When Paul speaks about sublimation and the redirection of desire in Philippians 3:8-10, he highlights the incomparable joy of knowing Jesus Christ above all else.  He knows that without something or someone better and greater to gaze at and aspire to, we would easily fall back into fulfilling our desires for lesser and ultimately harmful and dehumanizing things.

The world is wrong about many of our deepest human desires.  Their denial and redirection, far from harming our humanity, is most often the pathway to a deeper knowledge of God and a greater experience of who we as human beings were meant and created to be.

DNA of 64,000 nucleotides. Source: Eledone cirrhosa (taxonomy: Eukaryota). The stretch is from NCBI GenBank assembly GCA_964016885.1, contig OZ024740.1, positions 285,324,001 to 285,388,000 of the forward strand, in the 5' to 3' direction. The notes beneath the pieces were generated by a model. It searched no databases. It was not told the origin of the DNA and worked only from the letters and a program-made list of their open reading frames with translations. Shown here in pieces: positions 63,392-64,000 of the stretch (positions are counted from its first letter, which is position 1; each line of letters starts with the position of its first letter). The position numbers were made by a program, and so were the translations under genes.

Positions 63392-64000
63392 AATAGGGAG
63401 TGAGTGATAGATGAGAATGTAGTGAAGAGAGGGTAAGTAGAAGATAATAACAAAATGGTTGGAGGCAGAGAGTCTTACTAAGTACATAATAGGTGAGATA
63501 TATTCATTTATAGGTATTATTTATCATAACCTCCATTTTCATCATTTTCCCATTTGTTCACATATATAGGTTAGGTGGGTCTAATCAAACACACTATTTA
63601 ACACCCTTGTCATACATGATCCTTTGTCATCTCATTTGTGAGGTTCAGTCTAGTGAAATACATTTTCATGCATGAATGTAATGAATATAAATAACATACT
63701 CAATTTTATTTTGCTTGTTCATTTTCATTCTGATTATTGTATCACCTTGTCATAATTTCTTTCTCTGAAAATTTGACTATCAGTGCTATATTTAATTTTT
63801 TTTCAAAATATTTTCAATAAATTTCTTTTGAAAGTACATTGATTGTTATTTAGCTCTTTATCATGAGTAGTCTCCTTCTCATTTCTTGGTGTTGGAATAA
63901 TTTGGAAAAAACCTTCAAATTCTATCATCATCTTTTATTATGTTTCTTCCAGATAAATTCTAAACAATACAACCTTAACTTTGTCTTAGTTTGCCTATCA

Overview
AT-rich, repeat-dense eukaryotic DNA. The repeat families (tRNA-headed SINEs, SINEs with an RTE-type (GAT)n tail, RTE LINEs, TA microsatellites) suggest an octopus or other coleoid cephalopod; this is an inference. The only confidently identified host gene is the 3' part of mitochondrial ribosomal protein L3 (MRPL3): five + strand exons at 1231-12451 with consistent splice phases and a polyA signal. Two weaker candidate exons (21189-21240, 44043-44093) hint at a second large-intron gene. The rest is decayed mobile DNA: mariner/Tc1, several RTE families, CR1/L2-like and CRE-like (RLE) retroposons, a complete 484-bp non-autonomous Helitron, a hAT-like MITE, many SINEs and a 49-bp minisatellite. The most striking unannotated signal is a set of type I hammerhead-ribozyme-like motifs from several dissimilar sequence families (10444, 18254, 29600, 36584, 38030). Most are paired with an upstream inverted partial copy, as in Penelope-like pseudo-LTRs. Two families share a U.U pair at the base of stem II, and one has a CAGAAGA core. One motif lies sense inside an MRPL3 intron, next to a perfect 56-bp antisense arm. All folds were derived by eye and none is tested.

As we continually submit our desires to God, we can, like Asaph in Psalm 73:25-26, honestly say of Him, “Whom have I in heaven but you?  And there is nothing on earth that I desire besides you.  My flesh and my heart may fail, but God is the strength of my heart and my portion forever.”

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Authenticity, Immorality, and Homosexuality: How do I find my “true self”?

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On May 31st, Trey Pearson, the lead singer of the Christian band, “Everyday Sunday” wrote an open letter to his fans explaining that he was gay and was coming out of the closet.  Married for seven and a half years and the father of two children, this coming out included divorcing his wife.  He claims the vast majority of people, his ex-wife included, have been extremely supportive and encouraging.